Since his appointment, Governor-General Koiso has been administering the affairs of the country with a reverent attitude as if he were entrusted with the baby of His Majesty the Emperor, and in the management of politics, he has been mindful to follow the will of the gods. All of us in the government, not to mention the 25 million people of Korea, are deeply moved to follow the cause of the Emperor and win the Greater East Asia War with a heart of respect for the gods and the forefathers, and to make the Korean peninsula a paradise truly in accordance with the Imperial Way. As one manifestation of this, every household in all of Korea has held a Jingu Taima exorcism ceremony without exceptions, and this time, reflecting the consensus of 25 million people, the construction of one shrine in each province, eup, and myeon has become a concrete reality as intended by the Governor-General. The fact that, on the 10th, Mr. Tanaka, Commissioner-General for Political Affairs, notified the governors of the provinces of the guidelines for implementation is, as the authorities say, the most opportune and most gratifying way to “establish the spiritual center of the people in the countryside and to make clear what the people’s minds should be based on”.
In mainland Japan, a village or a town is formed around a clan deity, a birth deity, or a guardian deity, and even when the village or town develops into a metropolis such as Tokyo, it does not lose its beauty. Everyday life itself is under the watchful gaze of the gods. The prosperity of the fatherland, and even the prosperity of the family, is due to divine will. The dignity of this divine nation has never been violated, because the gods are directly served in person. Ever since the foundation of our nation, our land has never been violated by foreign enemies, and we are now in the midst of an opportunity to manifest the great spirit of Hakko Ichiu to the whole world, and to make the great authority of the sovereign nation shine forth.
At this time, looking back at our Korean peninsula, it is regrettable that there are 1,392 eups and myeons that still do not have shrines onto which all the people of the region could rest their hearts, even though each household is performing the Jingu Taima exorcism ceremony, as I have mentioned before. The realization of the construction of the shrines should be regarded as an epoch-making event, and it should also be seen as the first step toward realizing eternal peace and harmony regardless of the fact that our Korean peninsula is at war.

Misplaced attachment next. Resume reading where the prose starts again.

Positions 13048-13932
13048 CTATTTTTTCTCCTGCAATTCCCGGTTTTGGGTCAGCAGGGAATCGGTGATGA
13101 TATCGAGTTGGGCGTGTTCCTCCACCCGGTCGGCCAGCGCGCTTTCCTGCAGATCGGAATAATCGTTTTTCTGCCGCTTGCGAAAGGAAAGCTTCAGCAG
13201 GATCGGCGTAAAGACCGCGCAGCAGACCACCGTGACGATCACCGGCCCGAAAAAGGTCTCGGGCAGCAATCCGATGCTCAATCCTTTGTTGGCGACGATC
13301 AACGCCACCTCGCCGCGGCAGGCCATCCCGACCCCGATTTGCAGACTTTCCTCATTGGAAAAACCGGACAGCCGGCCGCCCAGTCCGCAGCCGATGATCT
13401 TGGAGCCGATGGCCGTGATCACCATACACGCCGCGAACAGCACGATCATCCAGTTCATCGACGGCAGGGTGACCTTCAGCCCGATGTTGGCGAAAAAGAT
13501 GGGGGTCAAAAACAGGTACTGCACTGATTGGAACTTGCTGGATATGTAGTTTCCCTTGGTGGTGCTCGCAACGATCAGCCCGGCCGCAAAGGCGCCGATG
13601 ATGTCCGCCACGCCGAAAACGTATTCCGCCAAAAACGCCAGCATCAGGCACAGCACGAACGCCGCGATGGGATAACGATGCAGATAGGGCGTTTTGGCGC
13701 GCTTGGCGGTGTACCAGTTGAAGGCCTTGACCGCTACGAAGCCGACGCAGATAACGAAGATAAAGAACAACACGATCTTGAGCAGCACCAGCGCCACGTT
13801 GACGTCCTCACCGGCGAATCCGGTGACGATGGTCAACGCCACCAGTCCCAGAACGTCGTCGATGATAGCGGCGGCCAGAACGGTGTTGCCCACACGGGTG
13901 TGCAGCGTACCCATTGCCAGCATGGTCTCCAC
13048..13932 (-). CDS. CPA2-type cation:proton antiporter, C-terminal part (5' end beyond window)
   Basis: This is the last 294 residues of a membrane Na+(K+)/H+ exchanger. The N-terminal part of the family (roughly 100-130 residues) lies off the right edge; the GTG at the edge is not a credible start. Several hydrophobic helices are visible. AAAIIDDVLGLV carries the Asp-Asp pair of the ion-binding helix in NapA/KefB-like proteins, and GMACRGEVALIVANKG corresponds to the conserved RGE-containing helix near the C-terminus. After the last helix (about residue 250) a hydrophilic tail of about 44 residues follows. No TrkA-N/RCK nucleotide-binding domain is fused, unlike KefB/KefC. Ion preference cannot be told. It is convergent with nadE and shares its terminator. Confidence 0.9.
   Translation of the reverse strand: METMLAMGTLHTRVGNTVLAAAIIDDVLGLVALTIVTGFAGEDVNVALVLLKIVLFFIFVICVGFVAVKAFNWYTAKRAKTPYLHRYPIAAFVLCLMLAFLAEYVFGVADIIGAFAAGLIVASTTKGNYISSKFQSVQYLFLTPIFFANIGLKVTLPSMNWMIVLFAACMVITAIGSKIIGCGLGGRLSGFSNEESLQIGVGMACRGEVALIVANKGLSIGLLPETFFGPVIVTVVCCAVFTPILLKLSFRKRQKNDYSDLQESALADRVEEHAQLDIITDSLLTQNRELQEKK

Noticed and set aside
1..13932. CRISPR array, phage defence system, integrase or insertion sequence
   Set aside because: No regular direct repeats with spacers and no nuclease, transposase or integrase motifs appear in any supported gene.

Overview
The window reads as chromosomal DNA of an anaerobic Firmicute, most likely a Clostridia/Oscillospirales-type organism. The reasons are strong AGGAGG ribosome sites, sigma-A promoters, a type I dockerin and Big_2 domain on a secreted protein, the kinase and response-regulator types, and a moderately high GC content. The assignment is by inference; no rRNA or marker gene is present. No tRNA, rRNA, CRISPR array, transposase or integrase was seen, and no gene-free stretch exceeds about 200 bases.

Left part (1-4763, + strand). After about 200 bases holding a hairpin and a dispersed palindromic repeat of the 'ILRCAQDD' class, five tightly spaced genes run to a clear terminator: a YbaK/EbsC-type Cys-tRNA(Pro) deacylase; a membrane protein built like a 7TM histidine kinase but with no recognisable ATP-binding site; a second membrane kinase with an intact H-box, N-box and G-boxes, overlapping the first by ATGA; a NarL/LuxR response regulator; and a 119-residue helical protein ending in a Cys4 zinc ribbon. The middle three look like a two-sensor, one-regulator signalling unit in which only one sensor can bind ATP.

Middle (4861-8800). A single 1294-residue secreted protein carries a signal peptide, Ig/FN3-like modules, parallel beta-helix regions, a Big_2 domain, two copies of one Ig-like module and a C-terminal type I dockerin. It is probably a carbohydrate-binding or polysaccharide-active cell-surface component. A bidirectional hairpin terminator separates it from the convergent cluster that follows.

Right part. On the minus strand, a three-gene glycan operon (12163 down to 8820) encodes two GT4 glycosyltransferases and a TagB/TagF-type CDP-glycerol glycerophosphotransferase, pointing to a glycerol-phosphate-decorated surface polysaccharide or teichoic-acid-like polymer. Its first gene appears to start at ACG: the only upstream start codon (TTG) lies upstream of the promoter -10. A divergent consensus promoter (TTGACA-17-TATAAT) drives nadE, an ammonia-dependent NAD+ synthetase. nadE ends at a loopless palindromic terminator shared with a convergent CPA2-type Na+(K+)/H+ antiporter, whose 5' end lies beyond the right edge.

Ever since the outbreak of the Greater East Asia War, the feeling of reverence towards the gods on the Korean peninsula has been growing strong, as is clearly shown by the fact that the number of worshipers to the Chosun Shrine has been increasing day by day and month by month. Thus, it is only fitting that the local people should overcome the current material difficulties, newly erect shrines in 1,392 eups and myeons, and dedicate them to the spirits of the gods. It is clear that the people of these localities are determined to create a pure and noble life of gratitude and divine unity between god and man. They believe that it is through the blessings of the gods that human nature is good from the start, that life is preserved, that families enjoy peace and harmony, that children prosper, and that a good harvest is always blessed. When houses are built, they are prayed to, when seeds are sown and rice paddies planted, they are prayed to, and after the harvest, a festival of thanksgiving is held.
Therefore, it can be imagined that the people of the myeons and eups who do not have shrines to perform these events must feel lonely and empty in their hearts. I have no doubt that the mere fact that these shrines were provided to them today will have a great effect in making them pledge their support to Governor-General Koiso.
However, starting with the eup and myeon leaders, the peoples of the eups and myeons of the localities who serve at the shrines must fully understand that we have not completed our entire objective just because the shrines have been erected. We have seen the dedication of Shinto shrines at county offices and at eup and myeon offices all over Korea, but this did not extend beyond mere formalities, which is not only against the will of the gods, but also against the will of Governor-General Koiso, who is a pious man of respect. Unless the eup and myeon leaders take the lead in paying respect and serving the shrines, the attitude of the people will also end up not extending beyond mere formalities. To put it more directly, if the people at the periphery of the administrative apparatus try to lead the people to the faith without understanding the true intentions of the Governor-General, they may just readily follow whatever he says and try to achieve results without much effort. If they take advantage of the shrine policy in this way, then this will be something that must be strictly prohibited.
Gyeongseong Ilbo (Keijo Nippo) April 11, 1944
Establish shrines in all areas
Establish spiritual centers for the local people